A Slovenian won Saturday’s Milan-San Remo, the first Monument of the year, but it wasn’t the one you might think. Matej Mohorič (Bahrain-Victorious) attacked on the descent of the Poggio, staying clear of a high-powered group containing Mathieu van der Poel, Wout Van Aert, Tadej Pogačar and Primož Roglič, to take the biggest victory of his career at La Classicissima di Primavera. Slovenians have won five of the six first round of the WorldTour.
Milan-San Remo rambled 293 kilometres, with the first 120 km driving south from Milan to the Ligurian coast just after the Passo del Turchino, 2.7 km of 5.4 percent. After the descent of the Turchino, there was another 90 km before the three little climbs known as Tre Capi: Mele, Cerve and Berta. The two main climbs where the riders would throw down were Cipressa (5.6 mm at an average gradient of 4.1 percent) cresting with 23 km to race, and the famed Poggio (3.6 km of 3.7 percent) peaking 5 km from the line. After a twisting 3 km descent past the greenhouses, the riders had two kilometres of finishing straight on the Via Roma.
Turchino, Capo Mele, Capo Cervo, Capo Berta, Cipressa, Poggio, a fast and technical descent, and the iconic Via Roma, after 293 kilometers.
— Quick-Step Alpha Vinyl Team (@qst_alphavinyl) March 19, 2022
An octet of fugitives got clear on the southern drive and tipped up over the Turchino with nearly a 6:00 lead on the peloton. Jumbo-Visma, Bahrain-Victorious, Trek-Segafredo and UAE-Emirates were all prominent at the front of the field on the way to the Tre Capi. With 100 km to race the eight riders were 7:00 ahead.
By the Tre Capi it was clear that the breakaway, still 5:00 up the road, was at least going to make it to the Cipressa intact. More teams appeared at the front of the bunch as the tension ratcheted up. By the end of the Capo Berta, there were five escapees out in front. Then Filippo Conca of Lotto-Soudal cramped up almost audibly and the breakaway carried on without him.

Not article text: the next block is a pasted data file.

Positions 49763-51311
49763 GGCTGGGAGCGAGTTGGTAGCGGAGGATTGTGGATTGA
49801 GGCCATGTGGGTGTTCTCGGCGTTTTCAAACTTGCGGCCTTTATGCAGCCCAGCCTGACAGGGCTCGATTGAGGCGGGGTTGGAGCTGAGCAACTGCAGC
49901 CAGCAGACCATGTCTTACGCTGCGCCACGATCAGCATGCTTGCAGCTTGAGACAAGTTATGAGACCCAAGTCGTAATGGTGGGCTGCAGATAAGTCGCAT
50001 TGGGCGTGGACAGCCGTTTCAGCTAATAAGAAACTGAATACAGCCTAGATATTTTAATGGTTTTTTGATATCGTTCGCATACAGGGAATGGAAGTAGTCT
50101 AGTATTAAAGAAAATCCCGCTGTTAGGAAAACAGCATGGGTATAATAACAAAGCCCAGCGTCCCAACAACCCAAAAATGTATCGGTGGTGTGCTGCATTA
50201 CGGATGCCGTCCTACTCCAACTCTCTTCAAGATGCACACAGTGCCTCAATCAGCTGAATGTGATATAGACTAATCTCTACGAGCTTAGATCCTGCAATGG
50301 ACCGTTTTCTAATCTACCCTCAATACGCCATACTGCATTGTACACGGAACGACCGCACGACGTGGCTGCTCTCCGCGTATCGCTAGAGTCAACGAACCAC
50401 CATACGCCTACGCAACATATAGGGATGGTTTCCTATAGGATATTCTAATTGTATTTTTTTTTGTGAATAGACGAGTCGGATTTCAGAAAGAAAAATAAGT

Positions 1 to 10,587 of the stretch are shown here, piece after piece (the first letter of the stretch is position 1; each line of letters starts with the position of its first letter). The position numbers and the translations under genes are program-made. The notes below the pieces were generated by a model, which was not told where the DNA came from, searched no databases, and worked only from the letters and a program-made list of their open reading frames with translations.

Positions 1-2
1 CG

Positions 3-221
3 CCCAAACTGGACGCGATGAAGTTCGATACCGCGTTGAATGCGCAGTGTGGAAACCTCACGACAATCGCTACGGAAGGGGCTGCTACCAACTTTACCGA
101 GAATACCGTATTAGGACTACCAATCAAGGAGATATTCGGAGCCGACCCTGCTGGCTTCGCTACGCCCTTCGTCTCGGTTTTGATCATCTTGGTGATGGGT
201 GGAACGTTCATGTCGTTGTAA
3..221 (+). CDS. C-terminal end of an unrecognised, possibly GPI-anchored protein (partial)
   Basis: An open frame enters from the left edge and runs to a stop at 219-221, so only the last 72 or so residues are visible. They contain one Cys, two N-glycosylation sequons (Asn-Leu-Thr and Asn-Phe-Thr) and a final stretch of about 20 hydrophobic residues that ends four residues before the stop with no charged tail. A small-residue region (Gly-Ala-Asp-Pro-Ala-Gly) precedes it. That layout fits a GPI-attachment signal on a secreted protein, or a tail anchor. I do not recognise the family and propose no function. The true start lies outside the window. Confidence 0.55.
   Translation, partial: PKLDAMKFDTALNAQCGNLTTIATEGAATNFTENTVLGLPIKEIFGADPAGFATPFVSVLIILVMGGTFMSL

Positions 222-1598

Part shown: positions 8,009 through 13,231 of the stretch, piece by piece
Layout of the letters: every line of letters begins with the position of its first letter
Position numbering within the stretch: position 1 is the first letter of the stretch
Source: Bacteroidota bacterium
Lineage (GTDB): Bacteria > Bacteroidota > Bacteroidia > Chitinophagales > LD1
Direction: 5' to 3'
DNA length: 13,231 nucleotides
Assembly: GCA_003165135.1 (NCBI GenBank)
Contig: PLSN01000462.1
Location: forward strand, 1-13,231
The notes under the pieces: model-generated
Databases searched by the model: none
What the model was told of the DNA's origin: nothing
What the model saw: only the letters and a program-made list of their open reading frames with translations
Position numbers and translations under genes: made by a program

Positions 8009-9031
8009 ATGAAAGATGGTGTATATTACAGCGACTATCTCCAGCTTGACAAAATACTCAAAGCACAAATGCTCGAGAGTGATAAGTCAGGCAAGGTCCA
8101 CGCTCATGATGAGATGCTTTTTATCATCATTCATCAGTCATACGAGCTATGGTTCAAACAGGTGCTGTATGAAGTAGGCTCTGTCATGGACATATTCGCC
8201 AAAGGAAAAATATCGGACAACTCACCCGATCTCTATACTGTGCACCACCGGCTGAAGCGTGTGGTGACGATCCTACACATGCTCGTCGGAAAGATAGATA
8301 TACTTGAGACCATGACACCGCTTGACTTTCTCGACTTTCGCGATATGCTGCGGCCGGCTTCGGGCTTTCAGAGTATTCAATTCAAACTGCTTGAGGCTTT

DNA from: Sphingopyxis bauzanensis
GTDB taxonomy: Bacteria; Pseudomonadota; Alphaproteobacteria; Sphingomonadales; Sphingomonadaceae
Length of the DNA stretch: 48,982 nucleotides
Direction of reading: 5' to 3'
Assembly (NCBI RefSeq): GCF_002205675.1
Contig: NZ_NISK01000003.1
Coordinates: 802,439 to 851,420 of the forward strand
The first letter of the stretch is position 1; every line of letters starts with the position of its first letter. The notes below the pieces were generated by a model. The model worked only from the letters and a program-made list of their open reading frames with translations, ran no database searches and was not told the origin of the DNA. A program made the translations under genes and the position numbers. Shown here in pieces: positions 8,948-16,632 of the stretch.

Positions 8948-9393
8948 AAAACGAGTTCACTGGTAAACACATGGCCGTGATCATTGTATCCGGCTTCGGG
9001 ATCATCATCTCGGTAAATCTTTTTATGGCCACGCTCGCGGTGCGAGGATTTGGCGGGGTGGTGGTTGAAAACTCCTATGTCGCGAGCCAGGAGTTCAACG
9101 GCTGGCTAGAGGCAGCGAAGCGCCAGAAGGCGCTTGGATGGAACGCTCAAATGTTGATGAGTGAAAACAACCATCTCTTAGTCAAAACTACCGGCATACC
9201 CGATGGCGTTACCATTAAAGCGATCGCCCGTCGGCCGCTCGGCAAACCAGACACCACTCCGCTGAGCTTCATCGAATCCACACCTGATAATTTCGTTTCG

The quartet hit the Cipressa with a 2:09 lead and faces full of pain. Jumbo-Visma pulled the train. The breakaway cracked in two.
Davide Formolo of UAE-Emirates, back from injury after hitting a wild boar in January, took control of pace-setting the field. It was torrid and whittled down the bunch to 30.
UAE absolutely blow-torched the Cipressa.
— Daniel Friebe (@friebos) March 19, 2022
A little surprised UAE still has the horses to drive this and also hasn't tried to make Jumbo do some work.
— How The Race Was Won® (@Cyclocosm) March 19, 2022
The two remaining fugitives peaked with a 30-second gap but at the foot of the Poggio they were swept up.
At the catch, Jumbo-Visma immediately took over the front. Diego Ullisi reestablished UAE before Tadej Pogačar attacked with Wout Van Aert marking him. Pogačar went again but Movistar sewed it up. When things slowed, Primož Roglič made a dig, Mathieu van der Poel grabbing his wheel.
Soren Kragh Anderson (DSM) busted loose with Pogačar, Van Aert and van der Poel but they didn’t get far.
On the greenhouse descent Mohorič dashed clear with some sketchy moments.
Mohorič saving it down the Poggio. Says he used a mountain bike dropper post pic.twitter.com/yKFnVfCBt7
— the Inner Ring (@inrng) March 19, 2022
He had five seconds at the red kite. There was too much discord in the chase. Anthony Turgis tried to bridge over in the final kilometre to no avail. Van der Poel, in his first race of the year, was third.
2022 Milan-San Remo
1) Matej Mohorič (Slovenia/Bahrain-Victorious) 6:27:49
2) Anthony Turgis (France/Total Energies) +0:02
3) Mathieu van der Poel (The Netherlands/Alpecin-Fenix) s.t.
95) Alex Cataford (Canada/Israel-Premier Tech) +6:01